While cognitive behavioral therapy is the first line of treatment for chronic insomnia, mindfulness-based treatments are on the rise, Shelby Harris, PsyD, a licensed clinical psychologist who specializes in behavioral sleep medicine, tells Shape.

“I find that when my clients use mindfulness, it also helps them with stress and anxiety—two of the biggest reasons that people have trouble sleeping at night,” she says. It’s backed by science, too—a study published in JAMA Internal Medicine found 20 minutes of mindfulness meditation a day significantly improved sleep quality in adults with moderate sleep disturbances. Even if you don’t suffer from insomnia, meditation before bed (and throughout the day) can help with both sleep quantity and quality, says Harris.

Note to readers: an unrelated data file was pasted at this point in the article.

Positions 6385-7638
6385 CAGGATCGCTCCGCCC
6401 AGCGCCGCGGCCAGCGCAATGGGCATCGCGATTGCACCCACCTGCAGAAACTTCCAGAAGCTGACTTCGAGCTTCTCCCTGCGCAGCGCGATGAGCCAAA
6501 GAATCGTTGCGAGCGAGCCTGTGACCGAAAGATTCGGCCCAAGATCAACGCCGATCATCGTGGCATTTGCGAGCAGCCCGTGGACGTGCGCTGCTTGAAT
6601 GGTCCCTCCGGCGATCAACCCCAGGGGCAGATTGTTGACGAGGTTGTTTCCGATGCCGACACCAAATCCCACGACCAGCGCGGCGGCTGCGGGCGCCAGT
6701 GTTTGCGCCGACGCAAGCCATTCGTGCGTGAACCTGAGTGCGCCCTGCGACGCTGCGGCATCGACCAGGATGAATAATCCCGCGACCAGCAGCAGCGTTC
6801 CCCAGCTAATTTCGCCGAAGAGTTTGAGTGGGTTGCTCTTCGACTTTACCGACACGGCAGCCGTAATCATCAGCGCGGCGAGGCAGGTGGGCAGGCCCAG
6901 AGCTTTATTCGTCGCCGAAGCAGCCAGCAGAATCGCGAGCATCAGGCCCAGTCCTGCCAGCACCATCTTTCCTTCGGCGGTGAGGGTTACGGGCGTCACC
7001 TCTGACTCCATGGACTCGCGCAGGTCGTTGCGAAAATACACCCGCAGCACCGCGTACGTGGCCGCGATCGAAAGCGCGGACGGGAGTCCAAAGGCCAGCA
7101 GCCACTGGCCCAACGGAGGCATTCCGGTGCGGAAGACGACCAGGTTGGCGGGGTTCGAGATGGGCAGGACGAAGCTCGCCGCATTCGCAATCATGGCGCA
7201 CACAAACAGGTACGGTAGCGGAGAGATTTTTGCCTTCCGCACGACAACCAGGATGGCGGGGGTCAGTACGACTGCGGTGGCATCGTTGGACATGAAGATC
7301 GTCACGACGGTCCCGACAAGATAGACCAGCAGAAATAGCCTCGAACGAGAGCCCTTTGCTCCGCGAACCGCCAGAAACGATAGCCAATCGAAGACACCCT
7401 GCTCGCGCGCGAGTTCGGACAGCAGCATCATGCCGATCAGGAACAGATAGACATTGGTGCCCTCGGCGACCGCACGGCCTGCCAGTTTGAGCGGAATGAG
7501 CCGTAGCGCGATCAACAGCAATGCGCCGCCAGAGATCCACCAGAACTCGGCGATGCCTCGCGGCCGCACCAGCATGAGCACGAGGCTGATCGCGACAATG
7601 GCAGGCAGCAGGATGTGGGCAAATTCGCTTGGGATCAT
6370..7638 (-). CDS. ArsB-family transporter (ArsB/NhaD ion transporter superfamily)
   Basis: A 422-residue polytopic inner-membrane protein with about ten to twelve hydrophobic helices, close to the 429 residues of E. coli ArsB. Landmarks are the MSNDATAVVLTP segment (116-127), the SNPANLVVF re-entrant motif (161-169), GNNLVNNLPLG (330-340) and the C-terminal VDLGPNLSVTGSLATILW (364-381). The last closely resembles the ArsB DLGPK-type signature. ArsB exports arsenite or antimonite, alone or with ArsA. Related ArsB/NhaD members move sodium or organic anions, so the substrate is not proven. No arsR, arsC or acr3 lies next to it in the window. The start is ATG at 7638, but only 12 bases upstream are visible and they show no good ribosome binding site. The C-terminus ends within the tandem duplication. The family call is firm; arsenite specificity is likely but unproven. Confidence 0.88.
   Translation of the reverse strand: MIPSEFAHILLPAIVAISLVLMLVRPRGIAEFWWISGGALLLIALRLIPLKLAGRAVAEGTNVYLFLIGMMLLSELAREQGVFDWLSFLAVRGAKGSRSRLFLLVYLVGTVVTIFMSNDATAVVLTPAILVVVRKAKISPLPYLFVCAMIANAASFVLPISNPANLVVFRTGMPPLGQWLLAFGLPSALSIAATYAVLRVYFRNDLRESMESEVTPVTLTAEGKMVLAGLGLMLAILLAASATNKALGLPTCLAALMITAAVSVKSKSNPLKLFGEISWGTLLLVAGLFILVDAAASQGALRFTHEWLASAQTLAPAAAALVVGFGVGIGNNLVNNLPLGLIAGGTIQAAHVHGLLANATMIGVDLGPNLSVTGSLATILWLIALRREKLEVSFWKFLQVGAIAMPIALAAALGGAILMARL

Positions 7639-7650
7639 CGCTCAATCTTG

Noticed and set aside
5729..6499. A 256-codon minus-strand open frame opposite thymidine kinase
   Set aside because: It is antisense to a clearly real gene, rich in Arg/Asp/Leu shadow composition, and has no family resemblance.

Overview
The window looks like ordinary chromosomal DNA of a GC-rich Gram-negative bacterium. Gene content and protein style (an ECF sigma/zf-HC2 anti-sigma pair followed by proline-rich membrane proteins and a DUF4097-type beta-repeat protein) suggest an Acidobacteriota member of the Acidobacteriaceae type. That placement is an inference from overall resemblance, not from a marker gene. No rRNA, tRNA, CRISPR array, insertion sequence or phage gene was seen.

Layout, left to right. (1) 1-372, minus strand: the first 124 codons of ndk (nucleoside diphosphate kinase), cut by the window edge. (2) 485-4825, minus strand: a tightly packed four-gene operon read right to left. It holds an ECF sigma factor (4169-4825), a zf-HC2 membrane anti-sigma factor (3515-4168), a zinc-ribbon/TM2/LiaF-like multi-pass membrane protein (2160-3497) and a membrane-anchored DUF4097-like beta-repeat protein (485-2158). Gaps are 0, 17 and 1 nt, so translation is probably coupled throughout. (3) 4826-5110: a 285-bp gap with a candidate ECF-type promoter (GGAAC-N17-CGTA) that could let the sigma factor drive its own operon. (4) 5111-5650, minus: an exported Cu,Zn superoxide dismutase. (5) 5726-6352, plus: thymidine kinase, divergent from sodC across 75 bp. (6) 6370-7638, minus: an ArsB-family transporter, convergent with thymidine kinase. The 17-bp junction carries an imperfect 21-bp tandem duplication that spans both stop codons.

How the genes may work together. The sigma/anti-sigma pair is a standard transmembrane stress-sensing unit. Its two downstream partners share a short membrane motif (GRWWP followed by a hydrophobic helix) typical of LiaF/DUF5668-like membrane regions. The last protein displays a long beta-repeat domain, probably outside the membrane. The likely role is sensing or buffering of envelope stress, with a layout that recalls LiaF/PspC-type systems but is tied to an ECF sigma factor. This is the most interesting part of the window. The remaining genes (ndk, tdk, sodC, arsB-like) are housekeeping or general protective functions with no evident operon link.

So how does it work? If you’ve never heard of sleep meditation before, it’s important to know that it’s not a way to “put you to sleep,” says Harris. Rather, meditation helps give your brain the space to quiet down so that sleep can come naturally, she explains. “Sleep comes in waves and will happen when it wants to—you just have to set the stage for it.”